13 April 2016
Adequacy is key for the superannuation system
The Association of Superannuation Funds of Australia (ASFA), has released its submission to Treasury on the objective of the superannuation system.
ASFA believes that the primary purpose of the system should be defined and enshrined in legislation and proposes the following definition: “Ensure that all working Australians, save for their retirement throughout their working life to achieve an adequate level of income throughout retirement.”
“While we support the Financial System Inquiry (FSI) proposal to “provide income in retirement to substitute or supplement the Age Pension”, we believe that if narrowly interpreted, it could mean that superannuation only provides assistance up to the level of the Age Pension,” said Ms Pauline Vamos, CEO, ASFA.
“This would not be an acceptable outcome for the community and would fall well short of delivering on the social goals of the system.
“Our alternative definition proposes that the system delivers adequate retirement outcomes with commensurate economic and social well-being, free from undue hardship,” said Ms Vamos.
In considering adequacy, ASFA notes that the Organisation for Economic Co-operation and Development (OECD) nominates a replacement income rate of 65 per cent of pre-retirement income. However, while important, ASFA says that this should not be the sole measure, because the purpose of the system should not be to support that level of income replacement for very high earners. It proposes the ASFA Retirement Standard ‘comfortable’ income level as an additional appropriate goal.
“Achieving a comfortable retirement is the hope and aspiration of the bulk of Australians, and the achievement of this is fundamental to Australia’s economic and social well-being,” concluded Ms Vamos.
In addition to the primary and subsidiary objectives of the system, ASFA has also proposed policy design principles and measures of success to ensure that policy is achieving the agreed objectives.
When considered against the objective it is clear that the policy is not appropriate as it would reduce the adequacy of retirement incomes. It also runs contrary to ASFA’s policy design principle, that superannuation savings are not to fund unrelated public policy objectives. The use of savings for alternative purposes diminishes confidence in the system and disillusions members.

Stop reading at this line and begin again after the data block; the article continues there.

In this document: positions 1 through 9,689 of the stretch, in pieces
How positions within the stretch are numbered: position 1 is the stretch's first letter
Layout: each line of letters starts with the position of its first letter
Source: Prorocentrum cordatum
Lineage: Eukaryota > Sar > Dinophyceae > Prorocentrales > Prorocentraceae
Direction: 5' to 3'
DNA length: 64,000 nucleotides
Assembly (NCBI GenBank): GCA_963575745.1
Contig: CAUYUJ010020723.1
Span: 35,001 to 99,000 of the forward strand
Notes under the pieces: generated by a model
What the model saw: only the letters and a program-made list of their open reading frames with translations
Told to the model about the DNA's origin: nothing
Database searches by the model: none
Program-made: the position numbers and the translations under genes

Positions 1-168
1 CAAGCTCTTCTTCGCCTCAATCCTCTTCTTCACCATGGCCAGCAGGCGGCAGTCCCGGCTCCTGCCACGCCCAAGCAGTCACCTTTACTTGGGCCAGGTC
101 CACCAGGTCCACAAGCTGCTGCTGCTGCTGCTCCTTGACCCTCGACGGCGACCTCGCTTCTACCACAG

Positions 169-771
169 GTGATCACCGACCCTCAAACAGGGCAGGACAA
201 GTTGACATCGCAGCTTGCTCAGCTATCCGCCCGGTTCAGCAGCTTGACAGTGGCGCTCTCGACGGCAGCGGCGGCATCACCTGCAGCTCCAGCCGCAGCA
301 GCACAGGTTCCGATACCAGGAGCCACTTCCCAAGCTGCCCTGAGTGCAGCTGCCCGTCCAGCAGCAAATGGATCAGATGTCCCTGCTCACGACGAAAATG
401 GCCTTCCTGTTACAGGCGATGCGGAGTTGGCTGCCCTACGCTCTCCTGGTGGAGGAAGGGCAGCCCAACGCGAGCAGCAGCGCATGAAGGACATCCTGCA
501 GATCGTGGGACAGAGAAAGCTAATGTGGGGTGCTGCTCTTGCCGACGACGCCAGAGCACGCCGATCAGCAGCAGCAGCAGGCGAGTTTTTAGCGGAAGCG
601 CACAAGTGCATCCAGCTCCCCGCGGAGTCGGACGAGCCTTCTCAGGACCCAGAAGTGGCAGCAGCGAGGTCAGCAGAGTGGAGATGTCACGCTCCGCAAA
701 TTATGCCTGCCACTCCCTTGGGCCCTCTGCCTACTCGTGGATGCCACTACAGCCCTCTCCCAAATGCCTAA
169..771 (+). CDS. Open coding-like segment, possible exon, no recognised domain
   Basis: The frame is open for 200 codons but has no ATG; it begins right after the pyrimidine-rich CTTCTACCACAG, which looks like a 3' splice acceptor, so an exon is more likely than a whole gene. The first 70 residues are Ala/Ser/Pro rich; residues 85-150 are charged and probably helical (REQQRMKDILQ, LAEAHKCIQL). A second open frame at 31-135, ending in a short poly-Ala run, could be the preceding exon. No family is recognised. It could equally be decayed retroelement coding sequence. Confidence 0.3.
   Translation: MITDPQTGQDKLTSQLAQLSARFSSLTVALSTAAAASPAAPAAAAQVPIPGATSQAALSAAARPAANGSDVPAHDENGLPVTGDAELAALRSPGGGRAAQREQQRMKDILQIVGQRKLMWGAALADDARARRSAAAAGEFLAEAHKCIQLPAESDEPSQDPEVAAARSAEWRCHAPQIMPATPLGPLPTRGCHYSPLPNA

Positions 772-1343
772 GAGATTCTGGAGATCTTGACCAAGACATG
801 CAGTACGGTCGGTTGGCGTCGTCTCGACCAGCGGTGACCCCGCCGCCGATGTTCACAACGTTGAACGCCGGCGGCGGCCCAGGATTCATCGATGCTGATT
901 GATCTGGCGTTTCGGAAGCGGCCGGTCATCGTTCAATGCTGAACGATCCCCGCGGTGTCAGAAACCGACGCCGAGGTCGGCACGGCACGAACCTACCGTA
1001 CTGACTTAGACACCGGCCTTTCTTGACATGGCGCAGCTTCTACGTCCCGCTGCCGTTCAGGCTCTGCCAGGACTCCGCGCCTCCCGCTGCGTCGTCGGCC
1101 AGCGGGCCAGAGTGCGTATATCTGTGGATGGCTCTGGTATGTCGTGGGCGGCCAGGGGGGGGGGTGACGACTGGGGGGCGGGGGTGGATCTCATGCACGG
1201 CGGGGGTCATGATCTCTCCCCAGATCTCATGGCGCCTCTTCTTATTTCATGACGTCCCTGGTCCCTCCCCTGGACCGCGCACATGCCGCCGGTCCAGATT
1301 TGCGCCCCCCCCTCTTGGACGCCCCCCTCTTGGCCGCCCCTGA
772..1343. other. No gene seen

Contributions made early in a working life, which remain within superannuation for 40 years are important for achieving adequate retirement incomes through compound interest. For an average 25 year old who retires at age 65, contributions account for 27 per cent of the balance at retirement and investment earnings 73 per cent.
With investment earnings in retirement and applicable Age Pension the balance would last until age 95, assuming drawdown to support ASFA comfortable standard. Without investment earnings the lump sum would run out at age 80.
Removing funds from a superannuation account early in life has a significant effect on the balance at retirement because they miss out on the earnings on those funds and means many will run out of superannuation in retirement.
Such a policy would also not be in the overall financial interests of the individual, as superannuation returns an average 9.3 per cent per annum (over 30 years), whereas HELP debts increase at CPI, 3.8 per cent (over 30 years).
For further information, please contact:
Katrina Horrobin, 0451 949 300.
ASFA is the peak policy, research and advocacy body for Australia’s superannuation industry. It is a not-for-profit, sector-neutral, and non-party political national organisation, which aims to advance effective retirement outcomes for members of funds through research, advocacy and the development of policy and industry best practice.